Recovered - The word "recovered" is often used instead of words like "cured" or "fixed". An individual who is recovered has overcome the disabling effects of their Autism diagnosis, and is able to be successful across a variety of settings (work, school, relationships, etc).
Reinforcer- A reinforcer is something used to motivate a learner to complete a task, or engage in a behavior. Reinforcement can be tangible (toy), social (praise), physical (hugs, kisses), etc. In behavior analytic terms, to be considered a reinforcer the likelihood of future occurrence of the target behavior must increase. Remember that bribery (which isn't effective) is given before the behavior, reinforcement is after the behavior.
Satiation - When a reinforcer loses it’s effectiveness due to overuse.
Scripting- This is when a learner engages in a verbal stim where they repeat, or "script", phrases or entire sections of a TV show, movie, commercial, etc. Can also be called “self-talk”.
Scrolling- This is when a learner responds to a demand by either receptively or expressively linking several responses together. For example, if shown a photo of a firefighter and asked "Who is this?" the learner responds by saying "Doctor/Teacher/Firefighter".
Self injurious behavior (SIB) - Self-injurious behaviors are actions that an individual performs that result in physical injury to the body. Typical forms of self-injurious
behavior include: hitting oneself with hands or other body parts, head-banging, biting
oneself, picking at skin or sores, or frantically scratching or rubbing oneself repeatedly to the point of bruising or other harm.
Stereotypic/Repetitive behaviors – Often referred to as “Stimming” or "Stims". These are self-initiated, repetitive movements (e.g. rocking, vocalizations, flapping, spinning, finger-flicking, and/or unusual manipulation of inanimate objects) that can be vocal or motor. For some individuals with Autism these behaviors can occur at very high frequencies, sometimes 100+ times per day. Individuals with Autism may engage in these behaviors for automatic reinforcement purposes, but that isn't always the case (function can vary).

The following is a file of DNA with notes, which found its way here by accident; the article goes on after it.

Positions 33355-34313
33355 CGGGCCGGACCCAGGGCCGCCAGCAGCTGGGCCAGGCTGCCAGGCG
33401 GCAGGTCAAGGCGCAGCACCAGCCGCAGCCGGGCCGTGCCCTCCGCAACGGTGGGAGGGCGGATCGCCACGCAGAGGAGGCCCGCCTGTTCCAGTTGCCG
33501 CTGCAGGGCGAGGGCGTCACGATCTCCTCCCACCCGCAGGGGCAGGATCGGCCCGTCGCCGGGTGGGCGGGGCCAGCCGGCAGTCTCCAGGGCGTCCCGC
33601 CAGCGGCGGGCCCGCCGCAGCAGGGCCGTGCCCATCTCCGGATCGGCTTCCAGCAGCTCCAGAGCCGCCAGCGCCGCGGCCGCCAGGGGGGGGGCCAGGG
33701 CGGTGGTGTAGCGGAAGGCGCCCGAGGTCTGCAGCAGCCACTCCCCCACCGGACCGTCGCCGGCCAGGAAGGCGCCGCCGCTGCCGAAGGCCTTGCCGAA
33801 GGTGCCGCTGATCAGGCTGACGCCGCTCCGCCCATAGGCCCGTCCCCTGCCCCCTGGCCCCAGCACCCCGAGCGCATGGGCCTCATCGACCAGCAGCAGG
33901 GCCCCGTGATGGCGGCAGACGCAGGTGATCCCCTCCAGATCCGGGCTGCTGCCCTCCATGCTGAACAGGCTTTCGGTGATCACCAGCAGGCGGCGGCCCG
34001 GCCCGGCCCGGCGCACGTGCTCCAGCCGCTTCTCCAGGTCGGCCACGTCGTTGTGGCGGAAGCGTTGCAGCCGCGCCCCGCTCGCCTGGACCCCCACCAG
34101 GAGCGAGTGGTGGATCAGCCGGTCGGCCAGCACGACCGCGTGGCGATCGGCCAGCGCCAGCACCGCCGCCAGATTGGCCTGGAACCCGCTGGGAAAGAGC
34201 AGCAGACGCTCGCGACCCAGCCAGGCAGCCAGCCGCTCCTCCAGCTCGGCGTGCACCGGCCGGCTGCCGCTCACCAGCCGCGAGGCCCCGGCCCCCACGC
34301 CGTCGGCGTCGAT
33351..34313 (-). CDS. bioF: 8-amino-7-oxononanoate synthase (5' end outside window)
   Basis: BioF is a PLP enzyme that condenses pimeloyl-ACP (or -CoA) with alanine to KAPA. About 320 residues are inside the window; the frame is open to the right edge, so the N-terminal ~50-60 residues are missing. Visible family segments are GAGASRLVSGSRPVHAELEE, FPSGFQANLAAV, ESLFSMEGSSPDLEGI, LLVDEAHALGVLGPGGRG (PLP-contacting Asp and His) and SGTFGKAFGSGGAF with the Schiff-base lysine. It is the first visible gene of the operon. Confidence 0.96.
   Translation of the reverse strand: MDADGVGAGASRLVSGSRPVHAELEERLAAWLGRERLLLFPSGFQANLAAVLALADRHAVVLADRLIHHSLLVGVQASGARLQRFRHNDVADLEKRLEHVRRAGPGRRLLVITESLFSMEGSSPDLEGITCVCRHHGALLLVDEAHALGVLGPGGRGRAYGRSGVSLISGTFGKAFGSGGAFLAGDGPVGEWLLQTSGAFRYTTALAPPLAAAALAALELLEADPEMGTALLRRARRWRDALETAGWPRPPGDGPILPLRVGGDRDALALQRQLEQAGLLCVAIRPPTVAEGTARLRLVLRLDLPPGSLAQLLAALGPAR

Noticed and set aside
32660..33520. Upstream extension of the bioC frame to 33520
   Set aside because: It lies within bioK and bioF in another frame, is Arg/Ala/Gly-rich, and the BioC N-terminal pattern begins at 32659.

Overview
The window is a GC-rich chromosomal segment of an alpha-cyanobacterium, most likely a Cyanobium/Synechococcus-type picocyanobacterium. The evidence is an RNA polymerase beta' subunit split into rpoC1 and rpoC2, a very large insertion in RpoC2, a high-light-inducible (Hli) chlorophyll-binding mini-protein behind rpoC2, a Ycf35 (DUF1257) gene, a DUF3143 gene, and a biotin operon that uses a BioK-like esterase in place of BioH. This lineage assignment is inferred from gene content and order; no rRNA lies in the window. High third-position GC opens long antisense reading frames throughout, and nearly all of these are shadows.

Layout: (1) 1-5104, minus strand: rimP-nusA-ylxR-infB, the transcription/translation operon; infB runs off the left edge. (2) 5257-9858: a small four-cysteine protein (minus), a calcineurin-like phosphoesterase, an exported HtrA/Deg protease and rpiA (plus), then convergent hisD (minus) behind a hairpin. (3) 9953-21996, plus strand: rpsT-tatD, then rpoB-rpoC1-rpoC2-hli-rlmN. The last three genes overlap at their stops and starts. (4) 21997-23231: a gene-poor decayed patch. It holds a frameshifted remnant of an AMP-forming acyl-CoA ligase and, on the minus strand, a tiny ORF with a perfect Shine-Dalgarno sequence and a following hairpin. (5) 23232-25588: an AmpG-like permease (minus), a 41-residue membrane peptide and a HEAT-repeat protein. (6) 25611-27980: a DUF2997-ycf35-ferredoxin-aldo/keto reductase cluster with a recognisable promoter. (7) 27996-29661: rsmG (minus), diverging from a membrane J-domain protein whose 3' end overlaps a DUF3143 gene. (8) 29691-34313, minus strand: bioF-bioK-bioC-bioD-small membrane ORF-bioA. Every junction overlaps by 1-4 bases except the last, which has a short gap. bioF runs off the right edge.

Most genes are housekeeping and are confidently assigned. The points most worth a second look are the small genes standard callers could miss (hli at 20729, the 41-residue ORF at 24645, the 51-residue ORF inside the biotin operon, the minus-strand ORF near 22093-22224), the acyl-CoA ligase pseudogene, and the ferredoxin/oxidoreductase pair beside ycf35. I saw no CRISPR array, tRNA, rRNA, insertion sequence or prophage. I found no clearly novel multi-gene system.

Sensory Integration- Sensory integration refers to different strategies or techniques used to meet, raise, or lower internal sensory needs such as weighted vests, sensory diets, or brushing procedures. Often an OT will recommend sensory integration via a sensory diet. Sensory integration is not empirically supported, and should not be considered to be ABA.
Shadow- Also called a School Facilitator; a Shadow is someone who goes into the classroom with a child and helps that child integrate fully into the classroom environment.
SLP/OT/PT- Speech therapist (also referred to as ST), Occupational Therapist, & Physical Therapist. These are professionals who often work with individuals with Autism to provide therapy services related to speech, movement, developmental goals, coordination, and functional communication. It isn't uncommon for these professionals (including ABA professionals) to overlap in the services they provide, such as teaching motor skills or visual performance skills. Ideally, the "alphabet soup" team (BCBA/SLP/OT) will work together collaboratively to benefit the client.
Tact- This is a Verbal Behavior term. A tact is being able to label or describe an item with stimuli being present. For example, a learner can tact if they can label the color of a ball if the ball is present.
Target Behavior- This is the behavior of interest you are trying to increase, or decrease. You may have multiple target behaviors you are working on or just one.
Task reduction – Reducing the demands put upon the individual in an effort to avoid or decrease frustration levels.
Transitions - May refer to changes from one activity or setting to another such as from an early childhood program to school or from a preferred play activity to a work activity. Transitions are typically very difficult for individuals with ASD, particularly unplanned or surprise transitions.
VB- VB stands for Verbal Behavior. Verbal Behavior is a type of ABA based on the works of B.F. Skinner that focuses on understanding and teaching language as a behavior.
VB-MAPP Assessment- An assessment and curriculum tool created by Dr. Sundberg. This tool focuses on verbal assessment to get a complete snapshot of verbal abilities, strengths, and deficits. Domains include manding, intraverbals, echoics, etc.
Verbal vs Non Verbal- When people use these terms they typically mean if a learner can talk or not. Babbling/sounds are not usually considered "verbal", but words are. The behavior analytic term is "non vocal", not non verbal.
VI- Variable interval is a way of describing a schedule of reinforcement. If the child has a VI of 2-3 minutes, that means that between every 2 and 3 minutes the child contacts reinforcement.
VR- Variable ratio is a way of describing a schedule of reinforcement. If the child has a VR of 4-6, that means that between every 4th and 6th response the child contacts reinforcement.